Précis: The court held that a transportation services contract between the parties was, in fact, a contract for the charter of a ship and the Hague-Visby Rules did not apply.
Facts:The plaintiff and the defendant, Miller Shipping (“Miller”), entered into a contract for the transportation of 43,000 metric tonnes of steel rebar over 8 voyages by tug and barge. The contract was called a “Time Charter Party”, identified the plaintiff as “charterer” and referred to “Employment of the Vessel” and “Hire”. The contract contained a so-called “knock for knock” clause stipulating, inter alia, that each party would be liable for all losses, costs, damages and expenses incurred by the party on account of loss of or damage to its property. The contract also contained insurance clauses requiring the plaintiff to obtain cargo insurance and Miller to obtain Hull and Machinery insurance and protection and indemnity insurance. The first two voyages were completed without incident. During the third voyage on 10 May 2013 the barge capsized with the loss of the entire cargo. The plaintiff commenced suit for the value of the lost cargo (in excess of $8 million) against Miller and its various subcontractors including the actual owner of the tug and barge and the surveyor that surveyed and approved the stowage of the barge. Miller brought this summary judgment application for a declaration that it was not liable. The plaintiff opposed the application.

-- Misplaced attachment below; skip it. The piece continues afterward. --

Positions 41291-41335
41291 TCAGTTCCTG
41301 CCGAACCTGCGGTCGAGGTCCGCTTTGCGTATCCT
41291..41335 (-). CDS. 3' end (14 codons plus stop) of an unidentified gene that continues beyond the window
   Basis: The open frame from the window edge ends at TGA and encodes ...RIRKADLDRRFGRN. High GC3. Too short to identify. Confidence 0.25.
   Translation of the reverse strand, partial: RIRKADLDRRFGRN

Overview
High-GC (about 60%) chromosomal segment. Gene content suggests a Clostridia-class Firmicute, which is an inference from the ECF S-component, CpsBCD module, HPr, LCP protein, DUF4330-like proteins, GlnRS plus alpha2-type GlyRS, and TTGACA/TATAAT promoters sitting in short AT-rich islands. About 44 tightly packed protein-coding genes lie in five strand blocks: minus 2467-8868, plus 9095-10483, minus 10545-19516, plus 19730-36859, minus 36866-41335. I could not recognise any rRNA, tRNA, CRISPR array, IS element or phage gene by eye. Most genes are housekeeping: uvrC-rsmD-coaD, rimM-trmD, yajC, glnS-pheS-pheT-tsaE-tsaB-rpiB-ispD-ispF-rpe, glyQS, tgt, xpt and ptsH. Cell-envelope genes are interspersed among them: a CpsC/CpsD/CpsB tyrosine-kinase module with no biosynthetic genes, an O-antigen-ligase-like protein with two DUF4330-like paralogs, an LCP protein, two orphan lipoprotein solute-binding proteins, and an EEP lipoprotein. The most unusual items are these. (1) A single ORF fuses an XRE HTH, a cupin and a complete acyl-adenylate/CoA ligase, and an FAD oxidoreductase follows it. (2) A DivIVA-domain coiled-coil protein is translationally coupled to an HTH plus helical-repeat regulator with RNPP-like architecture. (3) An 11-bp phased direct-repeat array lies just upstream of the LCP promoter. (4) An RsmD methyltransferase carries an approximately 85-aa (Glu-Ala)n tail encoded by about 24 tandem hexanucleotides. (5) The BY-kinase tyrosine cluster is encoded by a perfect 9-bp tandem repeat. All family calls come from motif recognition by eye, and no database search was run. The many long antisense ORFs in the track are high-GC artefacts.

Decision: The application is allowed, in part.
Held: The test on a summary judgment application is that there is no genuine issue for trial. The onus is high and is on the party bringing the application. Summary judgment should be granted only in the clearest of cases.
Miller argues that the contract between the parties is a charterparty and that the contract excludes the liability of Miller and the other defendants. The plaintiff, on the other hand, argues that the contract is one for the carriage of goods by water, that the Hague-Visby Rules apply, that any exclusion or limitation clauses in the contract are rendered invalid by article III, r.8 of those rules and that, in any event, on a proper interpretation, the contract does not exclude the liability of Miller and the other defendants. Thus, there are two issues: first, is the contract governed by the Hague Visby Rules; and, second, if the contract is not governed by the Hague Visby Rules, do the “knock for knock” and insurance clauses exclude the liability of Miller and the other defendants.
The nature of the contract between the parties is a discrete issue that is capable of being determined by summary judgment as the principal evidence required to assess its nature is the contract itself. The contract is entitled “Time Charter Party”, describes the plaintiff as “charterer” and refers to “Employment of the Vessel” and to “Hire”. This is sufficient to find the contract is a charterparty and not covered by the Hague-Visby Rules. Accordingly, the parties were free to negotiate their own terms concerning liability. However, the contractual interpretation of the “knock for Knock” and insurance clauses is an issue of mixed fact and law which is not appropriate for summary judgment. These issues will proceed to trial.